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Enzyme Scientist Wins Top Bio-tech Award

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Fuseworks Media
Fuseworks Media
Enzyme Scientist Wins Top Bio-tech Award

Dr Wayne Patrick, from the Institute of Natural Sciences at Albany has been named the NZBio Young Biotechnologist of the Year.

Dr Patrick, 32, is a biochemist heading a team of six undergraduate science students in the development of an enzyme engineering process with the potential to transform DNA sequencing technologies.

NZBio is the national peak body representing bioscience industries. The award, supported by the Ministry of Research, Science and Technology, is presented to a scientist under the age of 40 whose work demonstrates the potential for future leadership in biotechnology.

Dr Patrick says he is thrilled at receiving the award as it reinforces the role and relevance of fundamental scientific research in advancing new technologies for medical, industrial and agricultural use.

The judging committee said he stood out as a candidate for the award because of his world-class research and development in the field of DNA ligase enzymes. He and his team have developed a more efficient synthetic version of the enzyme, which has become an indispensable tool in modern molecular biology research.

Dr Patrick joined Massey in October 2007 after four years of postdoctoral research at Emory University, Atlanta, Georgia, one of the world's leading research universities. He completed his PhD at Cambridge University and, prior to that, a Bachelor of Science (Honours) at Otago University.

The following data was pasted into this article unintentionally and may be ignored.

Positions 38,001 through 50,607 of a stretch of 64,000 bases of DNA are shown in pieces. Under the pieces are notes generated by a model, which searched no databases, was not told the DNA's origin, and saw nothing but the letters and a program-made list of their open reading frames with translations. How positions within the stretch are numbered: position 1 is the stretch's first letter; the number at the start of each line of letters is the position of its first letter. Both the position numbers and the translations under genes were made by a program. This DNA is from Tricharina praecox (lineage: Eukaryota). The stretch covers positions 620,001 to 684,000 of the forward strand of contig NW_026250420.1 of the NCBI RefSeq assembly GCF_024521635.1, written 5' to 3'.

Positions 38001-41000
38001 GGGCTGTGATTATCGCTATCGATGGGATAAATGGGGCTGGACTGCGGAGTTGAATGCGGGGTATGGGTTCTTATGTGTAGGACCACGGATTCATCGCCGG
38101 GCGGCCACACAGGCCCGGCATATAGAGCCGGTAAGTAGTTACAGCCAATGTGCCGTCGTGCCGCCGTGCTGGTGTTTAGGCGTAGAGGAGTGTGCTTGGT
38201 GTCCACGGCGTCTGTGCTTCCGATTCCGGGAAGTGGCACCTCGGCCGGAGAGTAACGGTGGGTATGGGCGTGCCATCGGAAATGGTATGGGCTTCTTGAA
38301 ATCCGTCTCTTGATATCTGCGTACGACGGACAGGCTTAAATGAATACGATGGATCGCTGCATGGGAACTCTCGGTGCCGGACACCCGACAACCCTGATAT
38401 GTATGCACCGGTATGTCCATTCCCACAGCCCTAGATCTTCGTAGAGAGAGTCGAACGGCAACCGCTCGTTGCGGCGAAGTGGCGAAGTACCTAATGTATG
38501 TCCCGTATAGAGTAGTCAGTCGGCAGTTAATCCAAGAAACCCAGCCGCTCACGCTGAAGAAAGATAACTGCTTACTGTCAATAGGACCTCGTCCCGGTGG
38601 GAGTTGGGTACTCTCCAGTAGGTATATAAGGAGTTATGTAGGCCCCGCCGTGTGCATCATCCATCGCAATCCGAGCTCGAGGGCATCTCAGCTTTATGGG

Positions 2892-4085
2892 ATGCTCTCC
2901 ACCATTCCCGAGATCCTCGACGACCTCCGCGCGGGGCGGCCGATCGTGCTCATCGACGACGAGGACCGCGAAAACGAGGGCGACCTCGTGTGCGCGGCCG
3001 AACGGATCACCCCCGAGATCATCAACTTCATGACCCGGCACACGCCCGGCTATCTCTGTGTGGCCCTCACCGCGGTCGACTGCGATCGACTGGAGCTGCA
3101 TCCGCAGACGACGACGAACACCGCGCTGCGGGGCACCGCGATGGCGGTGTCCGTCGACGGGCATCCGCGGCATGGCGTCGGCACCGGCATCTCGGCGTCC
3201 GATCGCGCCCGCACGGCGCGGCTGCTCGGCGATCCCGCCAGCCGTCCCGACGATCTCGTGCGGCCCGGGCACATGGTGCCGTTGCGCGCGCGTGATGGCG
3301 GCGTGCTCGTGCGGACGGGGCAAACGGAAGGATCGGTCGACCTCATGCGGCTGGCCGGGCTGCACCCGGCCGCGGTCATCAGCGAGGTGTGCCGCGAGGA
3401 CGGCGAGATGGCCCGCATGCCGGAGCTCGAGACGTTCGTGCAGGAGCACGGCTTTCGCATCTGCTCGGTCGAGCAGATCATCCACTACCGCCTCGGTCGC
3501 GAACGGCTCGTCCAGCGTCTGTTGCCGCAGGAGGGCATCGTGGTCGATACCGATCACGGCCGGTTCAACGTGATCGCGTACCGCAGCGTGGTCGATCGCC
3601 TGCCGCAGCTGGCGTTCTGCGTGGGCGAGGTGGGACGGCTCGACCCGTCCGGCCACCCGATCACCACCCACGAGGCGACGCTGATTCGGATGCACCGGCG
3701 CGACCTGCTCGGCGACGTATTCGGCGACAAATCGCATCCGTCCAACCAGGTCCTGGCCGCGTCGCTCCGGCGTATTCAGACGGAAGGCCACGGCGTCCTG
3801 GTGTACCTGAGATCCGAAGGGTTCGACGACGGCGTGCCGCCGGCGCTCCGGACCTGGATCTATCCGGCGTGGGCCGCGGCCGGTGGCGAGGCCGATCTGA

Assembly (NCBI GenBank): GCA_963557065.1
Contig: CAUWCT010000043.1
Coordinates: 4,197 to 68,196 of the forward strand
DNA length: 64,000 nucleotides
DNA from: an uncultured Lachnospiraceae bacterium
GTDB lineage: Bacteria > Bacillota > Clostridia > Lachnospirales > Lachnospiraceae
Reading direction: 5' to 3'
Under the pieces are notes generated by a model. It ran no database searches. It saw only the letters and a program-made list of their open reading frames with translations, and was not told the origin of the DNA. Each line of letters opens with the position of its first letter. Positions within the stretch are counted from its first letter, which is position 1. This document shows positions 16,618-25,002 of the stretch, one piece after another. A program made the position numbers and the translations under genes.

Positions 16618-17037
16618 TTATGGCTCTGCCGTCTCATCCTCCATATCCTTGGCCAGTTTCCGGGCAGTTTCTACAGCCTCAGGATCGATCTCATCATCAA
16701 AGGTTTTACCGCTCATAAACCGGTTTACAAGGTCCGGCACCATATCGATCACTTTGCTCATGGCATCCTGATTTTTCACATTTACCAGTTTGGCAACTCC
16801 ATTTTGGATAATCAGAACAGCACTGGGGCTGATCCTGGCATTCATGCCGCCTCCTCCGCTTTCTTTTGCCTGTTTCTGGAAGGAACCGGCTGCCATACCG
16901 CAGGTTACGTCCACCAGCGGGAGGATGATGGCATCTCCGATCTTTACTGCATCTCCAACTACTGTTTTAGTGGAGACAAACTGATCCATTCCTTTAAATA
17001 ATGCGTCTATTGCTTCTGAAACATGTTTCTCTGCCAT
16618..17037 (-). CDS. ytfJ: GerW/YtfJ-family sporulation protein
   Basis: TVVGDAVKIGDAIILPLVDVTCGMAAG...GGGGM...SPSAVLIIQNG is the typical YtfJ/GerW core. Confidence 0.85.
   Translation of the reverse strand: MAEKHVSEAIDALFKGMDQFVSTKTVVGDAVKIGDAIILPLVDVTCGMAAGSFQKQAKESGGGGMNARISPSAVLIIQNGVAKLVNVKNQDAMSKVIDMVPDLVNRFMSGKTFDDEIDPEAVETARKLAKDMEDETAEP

He says the enzyme in its current commercially available form is expensive and unreliable and his "obsession" with improving its function could enable speedier development of molecular tools that break down harmful chemicals used in farming and horticulture, as one example.

"The research in my lab group addresses fundamental questions about the evolution of enzyme structure and function, and we use that fundamental understanding to help us engineer bio-molecules with new or improved functions."

"This award is an acknowledgement that biotechnological innovation can come from fundamental research, and I am excited that we here in New Zealand recognise that fact. I hope that my own best work is still to come, but, thanks to my students, I am certain that the future of New Zealand biotechnology is bright."

Part of his prize includes participation in a New Zealand delegation to this year's Bio International Convention in Chicago in May.

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